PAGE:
DCML Digest, Vol 21, Issue 5
Donald D. Markstein
ddmarkstein at cox.net
Fri Nov 5 13:01:03 CET 2004
>With known weight and volume of a single ping pong ball they
>should surely have been able to exactly calculate this on
>beforehand down to the last ping pong ball.
Well, yes, I suppose they could. But let's not forget this show is less
a treatise on the efficient pursuit of knowledge than -- well, a SHOW.
Calculating isn't as visually interesting as filling a space with balls
and measuring, especially considering the ridiculous lengths they go to
for accurate measurement.
> Or they could have taken a floating ship, stored it full of
>ping pong balls and then flooded it. And see if the water
>which now flows in the spaces between the ping pong balls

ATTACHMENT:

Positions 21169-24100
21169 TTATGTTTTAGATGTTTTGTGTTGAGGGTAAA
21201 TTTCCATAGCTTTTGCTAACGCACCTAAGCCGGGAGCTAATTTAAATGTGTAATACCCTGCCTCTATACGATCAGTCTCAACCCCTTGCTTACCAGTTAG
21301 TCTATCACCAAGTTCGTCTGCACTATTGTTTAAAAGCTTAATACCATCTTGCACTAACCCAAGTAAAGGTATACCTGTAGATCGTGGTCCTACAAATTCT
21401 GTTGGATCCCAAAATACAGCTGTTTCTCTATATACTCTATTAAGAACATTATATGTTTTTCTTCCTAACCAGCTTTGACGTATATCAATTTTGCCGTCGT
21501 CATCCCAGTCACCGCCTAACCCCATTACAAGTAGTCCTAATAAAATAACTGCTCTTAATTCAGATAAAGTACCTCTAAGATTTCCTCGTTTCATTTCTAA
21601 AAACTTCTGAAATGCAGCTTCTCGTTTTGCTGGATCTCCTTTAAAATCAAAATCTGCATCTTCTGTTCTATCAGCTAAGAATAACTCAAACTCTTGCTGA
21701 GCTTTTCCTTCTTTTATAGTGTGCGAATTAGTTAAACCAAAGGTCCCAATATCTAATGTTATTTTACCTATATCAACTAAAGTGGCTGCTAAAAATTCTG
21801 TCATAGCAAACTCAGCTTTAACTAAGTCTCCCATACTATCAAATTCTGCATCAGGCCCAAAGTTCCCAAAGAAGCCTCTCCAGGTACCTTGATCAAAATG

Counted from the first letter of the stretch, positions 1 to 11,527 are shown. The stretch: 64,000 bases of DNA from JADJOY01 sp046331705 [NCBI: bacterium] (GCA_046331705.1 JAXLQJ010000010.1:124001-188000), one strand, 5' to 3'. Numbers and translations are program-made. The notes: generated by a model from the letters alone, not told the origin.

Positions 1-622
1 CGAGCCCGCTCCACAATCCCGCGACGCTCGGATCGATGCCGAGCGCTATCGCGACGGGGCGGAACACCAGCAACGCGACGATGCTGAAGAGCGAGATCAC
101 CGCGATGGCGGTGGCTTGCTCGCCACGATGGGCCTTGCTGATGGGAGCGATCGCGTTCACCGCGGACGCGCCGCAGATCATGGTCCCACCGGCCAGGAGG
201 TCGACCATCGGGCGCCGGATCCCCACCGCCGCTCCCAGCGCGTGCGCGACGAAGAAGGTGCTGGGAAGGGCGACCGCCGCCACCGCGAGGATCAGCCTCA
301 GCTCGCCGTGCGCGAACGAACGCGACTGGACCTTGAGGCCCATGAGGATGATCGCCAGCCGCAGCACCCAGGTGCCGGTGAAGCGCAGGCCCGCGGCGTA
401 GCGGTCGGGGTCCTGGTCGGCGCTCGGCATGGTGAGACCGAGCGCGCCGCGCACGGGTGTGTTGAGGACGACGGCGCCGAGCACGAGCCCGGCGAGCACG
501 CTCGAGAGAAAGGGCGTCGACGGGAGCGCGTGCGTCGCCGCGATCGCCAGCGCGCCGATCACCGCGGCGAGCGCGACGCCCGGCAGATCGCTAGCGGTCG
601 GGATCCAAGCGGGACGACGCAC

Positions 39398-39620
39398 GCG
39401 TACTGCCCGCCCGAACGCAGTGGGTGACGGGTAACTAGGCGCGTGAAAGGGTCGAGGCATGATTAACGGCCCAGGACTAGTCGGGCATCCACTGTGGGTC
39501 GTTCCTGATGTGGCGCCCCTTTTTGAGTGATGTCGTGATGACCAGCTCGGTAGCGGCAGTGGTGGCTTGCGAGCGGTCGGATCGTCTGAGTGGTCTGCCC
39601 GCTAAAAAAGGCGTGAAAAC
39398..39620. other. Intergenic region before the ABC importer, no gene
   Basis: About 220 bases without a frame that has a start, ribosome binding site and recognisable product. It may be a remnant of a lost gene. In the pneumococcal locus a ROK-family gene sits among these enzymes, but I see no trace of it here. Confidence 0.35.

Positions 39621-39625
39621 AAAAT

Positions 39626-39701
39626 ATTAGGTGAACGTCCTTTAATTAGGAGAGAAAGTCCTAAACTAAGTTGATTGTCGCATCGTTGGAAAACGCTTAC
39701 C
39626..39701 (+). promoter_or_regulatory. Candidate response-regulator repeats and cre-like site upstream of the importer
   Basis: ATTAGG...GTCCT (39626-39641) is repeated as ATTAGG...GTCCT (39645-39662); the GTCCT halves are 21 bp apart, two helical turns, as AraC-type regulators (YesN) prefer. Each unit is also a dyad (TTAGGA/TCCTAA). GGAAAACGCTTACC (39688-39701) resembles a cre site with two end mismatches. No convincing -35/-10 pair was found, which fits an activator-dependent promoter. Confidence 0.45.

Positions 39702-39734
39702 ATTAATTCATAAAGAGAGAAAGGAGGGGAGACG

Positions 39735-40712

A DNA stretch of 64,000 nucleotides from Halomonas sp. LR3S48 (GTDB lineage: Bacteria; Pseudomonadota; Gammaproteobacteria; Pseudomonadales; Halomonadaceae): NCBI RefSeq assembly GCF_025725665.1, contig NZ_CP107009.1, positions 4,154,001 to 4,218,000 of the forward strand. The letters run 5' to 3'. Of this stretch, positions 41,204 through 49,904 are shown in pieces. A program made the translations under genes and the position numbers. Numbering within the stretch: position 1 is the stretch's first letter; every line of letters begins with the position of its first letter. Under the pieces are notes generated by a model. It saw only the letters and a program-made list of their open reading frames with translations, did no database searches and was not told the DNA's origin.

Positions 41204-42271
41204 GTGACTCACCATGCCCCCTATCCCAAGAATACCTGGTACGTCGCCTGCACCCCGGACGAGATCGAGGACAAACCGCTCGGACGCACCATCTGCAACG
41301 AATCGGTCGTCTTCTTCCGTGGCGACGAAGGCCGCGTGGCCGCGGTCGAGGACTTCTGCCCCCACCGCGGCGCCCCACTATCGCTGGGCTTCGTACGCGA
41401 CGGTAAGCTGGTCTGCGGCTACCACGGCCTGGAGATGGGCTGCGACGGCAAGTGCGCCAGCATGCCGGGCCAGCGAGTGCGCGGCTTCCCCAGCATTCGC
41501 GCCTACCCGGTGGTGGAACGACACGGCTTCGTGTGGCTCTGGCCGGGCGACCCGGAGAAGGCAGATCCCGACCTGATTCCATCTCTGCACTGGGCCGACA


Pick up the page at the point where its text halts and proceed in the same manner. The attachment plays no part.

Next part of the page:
>is too heavy for the ship and drowns it.
And how could that possibly substitute for the triumphant moment when
the boat, which had been resting on the bottom, suddenly floated to the
>I hope they counted the balls and not
>just the total volume they filled with balls. Because packaging
>can make a big difference there.
OF COURSE they counted the balls (or at least, poured them in from boxes
the manufacturer claimed held a certain number). These guys are nothing
if not fanatically devoted to numerical accuracy, at least when it can
be achieved in a way that amuses the audience.
>The most efficient way top raise a sunken ship would probably be
>to put a giant, empty ballon inside and pump it up below water.
Which, in fact, IS how sunken ships are often raised. (As noted on the
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